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PORTUGAL Spring 1999 (1)
After our first trip to this extraordinary country, we promised ourselves to return as soon as possible. This dream was brought to fruition a bit sooner than anticipated when we received an invitation to attend the wedding of our dear friends, Isabel and Paulo.
Our Air France flight from Paris to Porto, Portugal, was very comfortable with excellent food and service. Arriving in Porto at 20:30, we taxied to the Hotel Infante de Sagres, located in the heart of the city at Praca D. Filipa de Lencastre 62. This establishment is like a pair of old jeans that you can't wait to slip into. It's just not possible to feel more comfortable. The hotel manages to be both majestic and homey. The 18th century Italian inlaid table with ivory and mother-of-pearl that sits on a beautiful Tabriz rug in the wood-beamed main lobby reflects the grandeur. The happy face and the warm welcome from Francisco Torres at the front desk made us feel as though we'd never been away. His offer of a glass of Port wine, while we registered, really hit the spot.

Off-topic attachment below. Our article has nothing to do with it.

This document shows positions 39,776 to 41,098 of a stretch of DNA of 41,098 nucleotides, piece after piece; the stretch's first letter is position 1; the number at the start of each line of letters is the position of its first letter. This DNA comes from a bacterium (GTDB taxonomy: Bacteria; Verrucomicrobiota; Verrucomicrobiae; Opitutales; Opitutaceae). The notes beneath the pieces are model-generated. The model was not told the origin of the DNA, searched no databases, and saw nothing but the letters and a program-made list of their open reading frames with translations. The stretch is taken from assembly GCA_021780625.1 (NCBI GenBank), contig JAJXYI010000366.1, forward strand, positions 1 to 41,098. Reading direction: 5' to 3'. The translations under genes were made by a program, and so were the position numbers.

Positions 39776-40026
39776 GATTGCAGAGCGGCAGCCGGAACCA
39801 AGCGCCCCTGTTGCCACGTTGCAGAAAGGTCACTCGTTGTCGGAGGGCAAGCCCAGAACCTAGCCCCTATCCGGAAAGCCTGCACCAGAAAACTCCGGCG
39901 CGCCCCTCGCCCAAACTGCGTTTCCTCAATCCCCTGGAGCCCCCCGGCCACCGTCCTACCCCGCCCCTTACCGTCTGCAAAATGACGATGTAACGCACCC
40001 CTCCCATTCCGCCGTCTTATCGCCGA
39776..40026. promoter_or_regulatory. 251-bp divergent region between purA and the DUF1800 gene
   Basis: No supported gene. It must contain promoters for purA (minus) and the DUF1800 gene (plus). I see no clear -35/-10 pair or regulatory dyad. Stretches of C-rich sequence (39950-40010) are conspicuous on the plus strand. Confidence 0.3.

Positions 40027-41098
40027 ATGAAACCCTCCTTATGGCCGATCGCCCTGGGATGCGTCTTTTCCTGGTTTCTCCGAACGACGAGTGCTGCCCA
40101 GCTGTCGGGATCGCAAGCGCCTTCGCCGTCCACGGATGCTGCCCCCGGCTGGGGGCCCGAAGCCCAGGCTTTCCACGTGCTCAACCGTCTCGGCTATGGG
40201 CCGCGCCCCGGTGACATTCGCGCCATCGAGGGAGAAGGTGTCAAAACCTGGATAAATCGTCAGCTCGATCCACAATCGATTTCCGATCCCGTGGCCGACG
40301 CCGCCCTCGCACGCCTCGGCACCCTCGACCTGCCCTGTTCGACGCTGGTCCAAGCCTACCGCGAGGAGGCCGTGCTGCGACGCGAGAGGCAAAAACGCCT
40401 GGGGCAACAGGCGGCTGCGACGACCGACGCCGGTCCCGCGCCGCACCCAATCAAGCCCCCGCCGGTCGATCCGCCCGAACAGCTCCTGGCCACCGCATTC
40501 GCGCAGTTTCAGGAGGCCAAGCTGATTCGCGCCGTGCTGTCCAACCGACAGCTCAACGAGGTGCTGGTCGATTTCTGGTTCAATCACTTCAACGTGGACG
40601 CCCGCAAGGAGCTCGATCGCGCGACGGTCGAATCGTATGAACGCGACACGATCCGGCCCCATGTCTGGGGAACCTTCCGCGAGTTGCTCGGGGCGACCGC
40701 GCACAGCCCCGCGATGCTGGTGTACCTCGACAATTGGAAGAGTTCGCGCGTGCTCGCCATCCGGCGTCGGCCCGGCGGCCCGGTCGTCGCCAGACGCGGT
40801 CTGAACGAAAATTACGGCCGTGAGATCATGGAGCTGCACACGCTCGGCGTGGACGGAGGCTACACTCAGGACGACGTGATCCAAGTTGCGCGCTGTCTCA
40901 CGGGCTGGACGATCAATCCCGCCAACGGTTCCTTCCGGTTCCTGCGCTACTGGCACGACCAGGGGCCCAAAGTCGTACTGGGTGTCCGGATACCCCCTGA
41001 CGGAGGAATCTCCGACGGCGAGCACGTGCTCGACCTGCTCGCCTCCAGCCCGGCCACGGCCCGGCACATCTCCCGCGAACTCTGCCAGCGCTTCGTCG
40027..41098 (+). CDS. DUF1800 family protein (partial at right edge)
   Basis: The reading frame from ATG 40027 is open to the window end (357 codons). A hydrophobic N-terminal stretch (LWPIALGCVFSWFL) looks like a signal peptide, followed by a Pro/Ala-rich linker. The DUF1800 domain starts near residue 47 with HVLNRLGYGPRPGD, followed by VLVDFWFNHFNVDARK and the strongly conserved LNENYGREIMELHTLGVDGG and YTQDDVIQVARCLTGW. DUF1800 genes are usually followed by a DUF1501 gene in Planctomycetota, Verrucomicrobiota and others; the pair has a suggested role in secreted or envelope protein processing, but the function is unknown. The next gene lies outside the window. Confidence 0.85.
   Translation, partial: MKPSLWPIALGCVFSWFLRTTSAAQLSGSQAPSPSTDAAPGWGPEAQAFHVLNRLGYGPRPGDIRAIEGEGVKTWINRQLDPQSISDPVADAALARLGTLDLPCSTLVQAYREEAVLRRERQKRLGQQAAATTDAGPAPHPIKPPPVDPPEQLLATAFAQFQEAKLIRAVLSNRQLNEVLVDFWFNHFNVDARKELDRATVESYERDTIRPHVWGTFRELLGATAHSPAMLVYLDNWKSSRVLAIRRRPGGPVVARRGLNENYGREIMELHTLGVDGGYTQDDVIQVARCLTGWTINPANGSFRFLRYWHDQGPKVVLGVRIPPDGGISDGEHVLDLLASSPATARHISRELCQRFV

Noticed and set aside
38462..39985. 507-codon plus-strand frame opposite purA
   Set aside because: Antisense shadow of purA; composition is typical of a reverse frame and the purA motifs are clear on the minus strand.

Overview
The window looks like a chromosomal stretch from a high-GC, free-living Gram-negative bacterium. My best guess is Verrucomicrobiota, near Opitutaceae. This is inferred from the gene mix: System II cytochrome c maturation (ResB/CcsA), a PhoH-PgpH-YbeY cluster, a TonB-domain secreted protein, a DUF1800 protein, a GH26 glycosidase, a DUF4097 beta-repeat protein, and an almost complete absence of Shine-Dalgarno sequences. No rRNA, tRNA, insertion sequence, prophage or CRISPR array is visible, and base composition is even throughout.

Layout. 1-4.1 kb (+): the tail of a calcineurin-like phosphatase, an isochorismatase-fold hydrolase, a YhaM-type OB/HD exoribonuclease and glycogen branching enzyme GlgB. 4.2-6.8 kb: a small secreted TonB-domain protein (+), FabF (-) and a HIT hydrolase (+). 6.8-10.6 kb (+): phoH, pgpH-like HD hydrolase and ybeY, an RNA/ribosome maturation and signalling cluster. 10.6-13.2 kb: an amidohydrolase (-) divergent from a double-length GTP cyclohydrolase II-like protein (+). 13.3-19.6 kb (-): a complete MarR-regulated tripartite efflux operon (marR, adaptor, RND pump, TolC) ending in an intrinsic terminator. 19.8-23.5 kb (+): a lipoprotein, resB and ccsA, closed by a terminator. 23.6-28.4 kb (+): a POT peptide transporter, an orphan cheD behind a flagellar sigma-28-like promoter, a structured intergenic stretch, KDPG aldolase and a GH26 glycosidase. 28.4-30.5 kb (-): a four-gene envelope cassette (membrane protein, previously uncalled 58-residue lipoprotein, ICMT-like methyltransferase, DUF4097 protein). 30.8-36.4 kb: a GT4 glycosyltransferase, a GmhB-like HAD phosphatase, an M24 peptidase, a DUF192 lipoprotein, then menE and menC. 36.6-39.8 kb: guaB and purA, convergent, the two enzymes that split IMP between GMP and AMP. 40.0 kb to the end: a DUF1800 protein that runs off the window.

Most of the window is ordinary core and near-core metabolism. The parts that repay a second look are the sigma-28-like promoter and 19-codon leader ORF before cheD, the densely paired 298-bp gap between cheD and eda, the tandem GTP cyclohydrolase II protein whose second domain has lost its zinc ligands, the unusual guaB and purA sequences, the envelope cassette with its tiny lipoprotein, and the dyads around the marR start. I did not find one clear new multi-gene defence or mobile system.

Our accommodations were fabulous - a large bedroom with a king size bed and a comfortable sitting room with a desk and two completely equipped bathrooms. The furnishings were exquisite as they are throughout the hotel. The included sumptuous buffet breakfast is served in the splendid Dona Filipa dining room off the main lobby. Linda had been looking forward to the outstanding baked apples that were a regular buffet item last time. Nowhere to be found! We asked and in a few moments two still warm from the oven apples were before us. The day was off to a sweet start.